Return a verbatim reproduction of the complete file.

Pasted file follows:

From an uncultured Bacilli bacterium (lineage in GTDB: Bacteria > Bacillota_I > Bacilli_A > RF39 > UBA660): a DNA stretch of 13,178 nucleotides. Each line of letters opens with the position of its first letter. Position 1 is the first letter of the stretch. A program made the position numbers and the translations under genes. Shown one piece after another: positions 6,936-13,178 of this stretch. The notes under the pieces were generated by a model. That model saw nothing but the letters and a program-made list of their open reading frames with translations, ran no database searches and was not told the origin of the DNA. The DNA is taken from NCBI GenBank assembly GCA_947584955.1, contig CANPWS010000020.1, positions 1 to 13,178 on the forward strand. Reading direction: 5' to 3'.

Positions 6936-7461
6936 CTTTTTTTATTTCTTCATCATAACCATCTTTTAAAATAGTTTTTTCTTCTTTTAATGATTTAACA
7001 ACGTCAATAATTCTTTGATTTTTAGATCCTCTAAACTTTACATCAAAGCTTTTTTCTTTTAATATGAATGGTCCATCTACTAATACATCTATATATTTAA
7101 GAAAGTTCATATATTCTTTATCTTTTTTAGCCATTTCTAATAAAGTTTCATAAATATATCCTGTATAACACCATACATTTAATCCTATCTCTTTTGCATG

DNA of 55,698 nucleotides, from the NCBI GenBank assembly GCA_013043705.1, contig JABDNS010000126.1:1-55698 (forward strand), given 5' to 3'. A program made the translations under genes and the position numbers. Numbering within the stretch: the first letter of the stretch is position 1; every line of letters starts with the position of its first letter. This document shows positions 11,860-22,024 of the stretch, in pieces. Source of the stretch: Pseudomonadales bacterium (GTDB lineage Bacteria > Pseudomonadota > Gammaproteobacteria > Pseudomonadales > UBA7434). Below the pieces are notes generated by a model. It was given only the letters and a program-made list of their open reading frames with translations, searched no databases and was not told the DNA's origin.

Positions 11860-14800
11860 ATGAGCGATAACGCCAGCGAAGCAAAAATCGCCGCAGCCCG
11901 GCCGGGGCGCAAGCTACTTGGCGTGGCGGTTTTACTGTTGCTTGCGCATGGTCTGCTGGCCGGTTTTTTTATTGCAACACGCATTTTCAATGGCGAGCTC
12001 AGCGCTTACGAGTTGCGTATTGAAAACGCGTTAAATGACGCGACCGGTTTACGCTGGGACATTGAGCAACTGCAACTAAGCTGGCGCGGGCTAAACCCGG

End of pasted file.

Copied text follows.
From an uncultured Bacilli bacterium (lineage in GTDB: Bacteria > Bacillota_I > Bacilli_A > RF39 > UBA660): a DNA stretch of 13,178 nucleotides. Each line of letters opens with the position of its first letter. Position 1 is the first letter of the stretch. A program made the position numbers and the translations under genes. Shown one piece after another: positions 6,936-13,178 of this stretch. The notes under the pieces were generated by a model. That model saw nothing but the letters and a program-made list of their open reading frames with translations, ran no database searches and was not told the origin of the DNA. The DNA is taken from NCBI GenBank assembly GCA_947584955.1, contig CANPWS010000020.1, positions 1 to 13,178 on the forward strand. Reading direction: 5' to 3'.

Positions 6936-7461
6936 CTTTTTTTATTTCTTCATCATAACCATCTTTTAAAATAGTTTTTTCTTCTTTTAATGATTTAACA
7001 ACGTCAATAATTCTTTGATTTTTAGATCCTCTAAACTTTACATCAAAGCTTTTTTCTTTTAATATGAATGGTCCATCTACTAATACATCTATATATTTAA
7101 GAAAGTTCATATATTCTTTATCTTTTTTAGCCATTTCTAATAAAGTTTCATAAATATATCCTGTATAACACCATACATTTAATCCTATCTCTTTTGCATG

DNA of 55,698 nucleotides, from the NCBI GenBank assembly GCA_013043705.1, contig JABDNS010000126.1:1-55698 (forward strand), given 5' to 3'. A program made the translations under genes and the position numbers. Numbering within the stretch: the first letter of the stretch is position 1; every line of letters starts with the position of its first letter. This document shows positions 11,860-22,024 of the stretch, in pieces. Source of the stretch: Pseudomonadales bacterium (GTDB lineage Bacteria > Pseudomonadota > Gammaproteobacteria > Pseudomonadales > UBA7434). Below the pieces are notes generated by a model. It was given only the letters and a program-made list of their open reading frames with translations, searched no databases and was not told the DNA's origin.

Positions 11860-14800
11860 ATGAGCGATAACGCCAGCGAAGCAAAAATCGCCGCAGCCCG
11901 GCCGGGGCGCAAGCTACTTGGCGTGGCGGTTTTACTGTTGCTTGCGCATGGTCTGCTGGCCGGTTTTTTTATTGCAACACGCATTTTCAATGGCGAGCTC
12001 AGCGCTTACGAGTTGCGTATTGAAAACGCGTTAAATGACGCGACCGGTTTACGCTGGGACATTGAGCAACTGCAACTAAGCTGGCGCGGGCTAAACCCGG